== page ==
You regularly see this fear of failure and temptation of imitation in the Christian world in the books we read. Rarely is there a standout voice who is not regurgitating what others have said a thousand times. The best writers and speakers do not sound like everyone else—anyone else. They have their unique voice, and they are not afraid to rise or fall on who they are. Regardless of what you choose to do, you want it to be authentic. But you will never get there if you don’t step away from the temptation of imitation and persevere through your defeats. Do not fear being who God is calling you to be.
Rick launched the Life Over Coffee global training network in 2008 to bring hope and help for you and others by creating resources that spark conversations for transformation. His primary responsibilities are resource creation and leadership development, which he does through speaking, writing, podcasting, and educating.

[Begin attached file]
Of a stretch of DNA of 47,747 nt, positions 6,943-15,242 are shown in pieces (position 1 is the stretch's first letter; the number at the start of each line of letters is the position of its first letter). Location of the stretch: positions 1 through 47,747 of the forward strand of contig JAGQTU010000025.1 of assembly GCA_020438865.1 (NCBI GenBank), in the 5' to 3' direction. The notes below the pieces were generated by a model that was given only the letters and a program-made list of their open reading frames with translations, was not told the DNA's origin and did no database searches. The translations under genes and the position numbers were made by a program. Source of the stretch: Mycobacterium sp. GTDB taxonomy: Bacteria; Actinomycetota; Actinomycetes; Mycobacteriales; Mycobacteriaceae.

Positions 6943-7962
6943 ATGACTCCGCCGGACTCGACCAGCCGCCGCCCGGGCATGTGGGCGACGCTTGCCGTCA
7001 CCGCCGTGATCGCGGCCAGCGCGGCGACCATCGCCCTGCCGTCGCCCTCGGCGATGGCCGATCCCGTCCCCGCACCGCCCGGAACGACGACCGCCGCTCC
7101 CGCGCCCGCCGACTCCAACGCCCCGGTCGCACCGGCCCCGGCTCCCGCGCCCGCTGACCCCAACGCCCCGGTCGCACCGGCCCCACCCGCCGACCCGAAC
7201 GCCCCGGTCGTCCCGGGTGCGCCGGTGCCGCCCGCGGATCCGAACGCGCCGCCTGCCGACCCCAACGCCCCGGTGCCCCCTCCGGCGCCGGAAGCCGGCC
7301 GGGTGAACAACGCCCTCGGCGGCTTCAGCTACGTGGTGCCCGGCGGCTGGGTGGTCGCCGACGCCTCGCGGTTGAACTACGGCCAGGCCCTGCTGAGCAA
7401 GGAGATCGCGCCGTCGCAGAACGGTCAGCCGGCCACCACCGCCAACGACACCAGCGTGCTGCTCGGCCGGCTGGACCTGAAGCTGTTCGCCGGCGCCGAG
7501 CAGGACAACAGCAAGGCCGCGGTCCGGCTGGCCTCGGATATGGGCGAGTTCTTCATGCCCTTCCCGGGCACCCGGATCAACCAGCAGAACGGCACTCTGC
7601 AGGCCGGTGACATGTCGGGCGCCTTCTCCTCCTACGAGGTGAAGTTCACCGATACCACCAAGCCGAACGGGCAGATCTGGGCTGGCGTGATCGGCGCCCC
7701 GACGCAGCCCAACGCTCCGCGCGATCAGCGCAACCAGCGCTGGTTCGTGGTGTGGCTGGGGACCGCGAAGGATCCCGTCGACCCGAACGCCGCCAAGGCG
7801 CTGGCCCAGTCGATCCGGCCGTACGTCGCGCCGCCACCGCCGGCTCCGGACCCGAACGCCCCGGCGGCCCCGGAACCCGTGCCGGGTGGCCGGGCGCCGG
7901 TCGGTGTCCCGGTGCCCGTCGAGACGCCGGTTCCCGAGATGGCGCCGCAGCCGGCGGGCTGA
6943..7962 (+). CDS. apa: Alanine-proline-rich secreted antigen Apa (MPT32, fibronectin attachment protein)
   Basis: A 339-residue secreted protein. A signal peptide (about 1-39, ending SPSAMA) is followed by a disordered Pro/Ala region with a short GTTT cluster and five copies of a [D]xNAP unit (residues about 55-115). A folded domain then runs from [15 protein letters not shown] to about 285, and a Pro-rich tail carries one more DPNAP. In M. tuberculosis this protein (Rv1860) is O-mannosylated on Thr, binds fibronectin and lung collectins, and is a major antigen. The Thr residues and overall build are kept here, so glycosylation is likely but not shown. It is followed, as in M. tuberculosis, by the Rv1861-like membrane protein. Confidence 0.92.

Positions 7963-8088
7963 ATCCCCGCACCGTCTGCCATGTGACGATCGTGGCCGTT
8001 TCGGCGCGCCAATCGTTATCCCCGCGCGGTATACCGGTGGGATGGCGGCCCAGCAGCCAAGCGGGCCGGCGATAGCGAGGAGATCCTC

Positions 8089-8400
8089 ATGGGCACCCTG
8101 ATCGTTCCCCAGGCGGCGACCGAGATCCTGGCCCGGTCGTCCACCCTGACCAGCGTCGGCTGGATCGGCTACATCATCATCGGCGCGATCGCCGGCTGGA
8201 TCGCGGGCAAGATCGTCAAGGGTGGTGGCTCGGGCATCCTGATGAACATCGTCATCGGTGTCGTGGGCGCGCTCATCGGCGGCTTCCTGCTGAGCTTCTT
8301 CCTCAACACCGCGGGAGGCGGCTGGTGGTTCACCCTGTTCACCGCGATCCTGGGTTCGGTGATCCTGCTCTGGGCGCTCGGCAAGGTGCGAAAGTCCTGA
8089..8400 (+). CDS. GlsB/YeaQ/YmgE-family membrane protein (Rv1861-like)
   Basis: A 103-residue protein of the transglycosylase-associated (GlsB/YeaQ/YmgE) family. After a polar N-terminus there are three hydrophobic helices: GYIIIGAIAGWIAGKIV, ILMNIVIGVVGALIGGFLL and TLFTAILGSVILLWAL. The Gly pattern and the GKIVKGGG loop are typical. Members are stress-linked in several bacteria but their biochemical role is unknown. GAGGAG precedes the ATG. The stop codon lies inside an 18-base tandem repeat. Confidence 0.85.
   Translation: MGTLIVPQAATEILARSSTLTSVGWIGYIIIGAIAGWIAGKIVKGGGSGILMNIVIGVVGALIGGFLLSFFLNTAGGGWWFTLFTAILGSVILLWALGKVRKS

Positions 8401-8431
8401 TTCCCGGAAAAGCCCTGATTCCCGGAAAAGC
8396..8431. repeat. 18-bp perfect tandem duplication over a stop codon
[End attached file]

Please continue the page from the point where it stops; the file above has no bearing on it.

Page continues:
In 1990 he earned a BA in Theology and, in 1991, a BS in Education. In 1993, he received his ordination into Christian ministry, and in 2000 he graduated with an MA in Counseling from The Master’s University. In 2006 he was recognized as a Fellow of the Association of Certified Biblical Counselors (ACBC).